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Re: Swiss Ephemeris Public License

On Sat, Oct 11, 2003 at 11:05:56AM +0100, Edmund GRIMLEY EVANS wrote:
> Branden Robinson <branden@debian.org>:
> > I personally consider that non-DFSG-free, under the theory that in
> > general, "your modifications" have pecuniary value, and you are
> > compelled to license your valuable modifications to the copyright holder
> > under terms other than those under which you are licensing them to the
> > community.
> What stops you from licensing your valuable modifications under a
> BSD-like licence so that everyone has them under the same terms?

There's a difference between "everyone" and "the copyright holder".

> > Therefore, I see no fundamental difference between this clause and one
> > which insists that all modifiers pay a license fee to the copyright
> > holder.  Both cash and copyrightable modifications have pecuniary value.
> > 
> > Consequently, in my view, this clause fails the "freely modifiable"
> > requirement of the FSF's definition of "Free Software".
> Would you feel the same way about a licence that said that all
> modifications must be public-domain or BSD-licensed?

Public domain?  No, because that doesn't put anyone in a privleged

BSD-licensed?  Depends on to whom the license is granted.  If it's a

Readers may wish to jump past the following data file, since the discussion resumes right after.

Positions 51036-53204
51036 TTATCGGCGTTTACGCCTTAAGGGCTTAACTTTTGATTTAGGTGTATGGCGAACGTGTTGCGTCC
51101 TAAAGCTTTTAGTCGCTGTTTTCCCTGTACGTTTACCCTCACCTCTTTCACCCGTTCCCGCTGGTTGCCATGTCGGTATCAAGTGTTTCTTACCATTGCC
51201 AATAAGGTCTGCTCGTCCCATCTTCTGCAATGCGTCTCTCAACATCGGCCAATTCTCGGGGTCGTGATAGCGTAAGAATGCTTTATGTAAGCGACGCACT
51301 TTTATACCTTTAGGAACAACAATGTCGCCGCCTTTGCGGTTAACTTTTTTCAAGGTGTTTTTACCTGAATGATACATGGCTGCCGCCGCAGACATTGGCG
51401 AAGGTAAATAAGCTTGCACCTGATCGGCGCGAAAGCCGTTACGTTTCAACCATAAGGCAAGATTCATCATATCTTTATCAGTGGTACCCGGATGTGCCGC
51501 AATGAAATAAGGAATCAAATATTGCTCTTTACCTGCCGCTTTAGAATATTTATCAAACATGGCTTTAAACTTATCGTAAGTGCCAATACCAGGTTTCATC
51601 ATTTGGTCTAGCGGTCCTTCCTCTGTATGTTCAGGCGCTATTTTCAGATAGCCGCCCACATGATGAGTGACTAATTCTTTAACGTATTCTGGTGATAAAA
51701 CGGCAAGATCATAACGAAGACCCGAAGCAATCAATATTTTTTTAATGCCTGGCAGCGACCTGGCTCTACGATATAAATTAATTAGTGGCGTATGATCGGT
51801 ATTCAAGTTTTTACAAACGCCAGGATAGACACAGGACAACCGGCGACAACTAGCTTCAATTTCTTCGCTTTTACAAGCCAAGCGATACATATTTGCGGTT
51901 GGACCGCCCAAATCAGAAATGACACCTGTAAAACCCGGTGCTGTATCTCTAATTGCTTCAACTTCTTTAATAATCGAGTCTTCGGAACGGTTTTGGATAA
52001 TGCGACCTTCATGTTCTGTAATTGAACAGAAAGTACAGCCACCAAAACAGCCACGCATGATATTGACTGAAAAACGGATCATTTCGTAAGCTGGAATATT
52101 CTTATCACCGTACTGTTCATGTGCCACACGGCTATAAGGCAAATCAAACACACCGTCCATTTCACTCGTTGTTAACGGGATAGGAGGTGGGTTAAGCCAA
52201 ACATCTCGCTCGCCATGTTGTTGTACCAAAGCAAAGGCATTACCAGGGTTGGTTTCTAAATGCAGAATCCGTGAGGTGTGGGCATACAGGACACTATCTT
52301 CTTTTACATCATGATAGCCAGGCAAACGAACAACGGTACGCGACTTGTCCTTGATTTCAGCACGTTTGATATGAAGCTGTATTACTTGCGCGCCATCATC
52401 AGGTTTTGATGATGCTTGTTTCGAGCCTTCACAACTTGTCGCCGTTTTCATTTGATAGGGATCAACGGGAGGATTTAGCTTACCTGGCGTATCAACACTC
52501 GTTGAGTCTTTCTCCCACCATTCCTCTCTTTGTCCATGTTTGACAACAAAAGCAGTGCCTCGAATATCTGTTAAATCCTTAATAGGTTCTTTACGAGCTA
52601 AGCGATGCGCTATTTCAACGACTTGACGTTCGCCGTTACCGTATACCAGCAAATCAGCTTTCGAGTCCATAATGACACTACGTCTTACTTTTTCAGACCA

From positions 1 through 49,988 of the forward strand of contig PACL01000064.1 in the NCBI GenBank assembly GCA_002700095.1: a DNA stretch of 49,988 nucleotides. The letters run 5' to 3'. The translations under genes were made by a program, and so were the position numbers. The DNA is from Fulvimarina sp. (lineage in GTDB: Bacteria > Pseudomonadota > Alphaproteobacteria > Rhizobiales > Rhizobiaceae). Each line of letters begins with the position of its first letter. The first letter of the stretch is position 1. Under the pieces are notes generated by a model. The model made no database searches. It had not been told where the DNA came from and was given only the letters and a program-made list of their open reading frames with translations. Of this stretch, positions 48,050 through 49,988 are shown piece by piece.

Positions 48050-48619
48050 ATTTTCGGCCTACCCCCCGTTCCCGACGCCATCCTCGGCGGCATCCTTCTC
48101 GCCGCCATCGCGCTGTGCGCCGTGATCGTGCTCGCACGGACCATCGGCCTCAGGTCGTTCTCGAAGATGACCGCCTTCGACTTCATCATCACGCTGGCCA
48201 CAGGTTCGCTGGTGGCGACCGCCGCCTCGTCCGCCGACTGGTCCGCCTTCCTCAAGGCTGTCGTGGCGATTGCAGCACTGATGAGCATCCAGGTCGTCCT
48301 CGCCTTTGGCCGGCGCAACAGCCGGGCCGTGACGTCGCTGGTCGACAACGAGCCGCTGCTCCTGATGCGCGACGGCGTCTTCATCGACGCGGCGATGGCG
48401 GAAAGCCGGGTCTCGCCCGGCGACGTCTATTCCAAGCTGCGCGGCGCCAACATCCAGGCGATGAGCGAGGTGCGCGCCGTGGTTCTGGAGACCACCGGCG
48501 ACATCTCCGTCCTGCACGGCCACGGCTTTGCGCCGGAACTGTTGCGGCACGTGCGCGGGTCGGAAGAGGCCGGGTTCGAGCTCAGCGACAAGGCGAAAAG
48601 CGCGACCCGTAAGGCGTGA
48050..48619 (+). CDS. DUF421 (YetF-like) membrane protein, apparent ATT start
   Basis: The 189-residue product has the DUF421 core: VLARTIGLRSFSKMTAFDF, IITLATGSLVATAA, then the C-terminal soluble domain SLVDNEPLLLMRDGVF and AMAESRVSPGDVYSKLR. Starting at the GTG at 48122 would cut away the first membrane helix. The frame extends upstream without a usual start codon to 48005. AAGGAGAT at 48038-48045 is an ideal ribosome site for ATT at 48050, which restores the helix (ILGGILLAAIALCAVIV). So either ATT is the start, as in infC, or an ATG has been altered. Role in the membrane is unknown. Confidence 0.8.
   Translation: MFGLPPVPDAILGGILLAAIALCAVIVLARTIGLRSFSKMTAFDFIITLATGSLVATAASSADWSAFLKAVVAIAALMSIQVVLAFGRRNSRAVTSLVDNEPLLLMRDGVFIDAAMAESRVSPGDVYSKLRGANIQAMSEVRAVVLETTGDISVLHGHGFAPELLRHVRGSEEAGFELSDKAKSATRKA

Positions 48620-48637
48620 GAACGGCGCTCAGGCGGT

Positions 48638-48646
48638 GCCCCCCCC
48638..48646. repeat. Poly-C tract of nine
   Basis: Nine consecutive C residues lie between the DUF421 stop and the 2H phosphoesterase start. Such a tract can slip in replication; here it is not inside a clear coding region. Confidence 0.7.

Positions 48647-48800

public license, then I see no particular problem, though it's a much
harsher form of copyleft than we're used to.

I think a case could be made that OpenSSL is in fact already under such
a license.[1]

> What about a copyleft licence that grants the DFSG-freedoms but gives
> additional permissions to Jehova's Witnesses (who happen to come to
> mind as they turned up at my door as I was typing this)?

The "additional permissions" test is only applicable if the license
without the "additional permissions" granted to a certain group or
individual is already DFSG-free, which is -- I submit -- not the case

If the "base license" is not DFSG-free, then the wrinkle that it's
"DFSG-free" only for a select group of people makes it fail DFSG 5 ("No
Discrimination Against Persons or Groups").

Freedom for an elite few is not freedom.

To boil it down a different way: compelling you to give something away
to the whole world[2] is DFSG-free; compelling you to give something
away just to me is not.

[1] Or maybe just a modified form that permits modification and
distribution under any BSD-compatible terms (which is a lot) *except*
for the GNU GPL.  OpenSSL's license appears to be motivated more by
ignorance of licensing and spite for the Free Software Foundation more
than anything else.

[2] in exchange for permission to use my work in ways not ordinarily
allowed by copyright law, of course

G. Branden Robinson                |     What influenced me to atheism was
Debian GNU/Linux                   |     reading the Bible cover to cover.
branden@debian.org                 |     Twice.
http://people.debian.org/~branden/ |     -- J. Michael Straczynski

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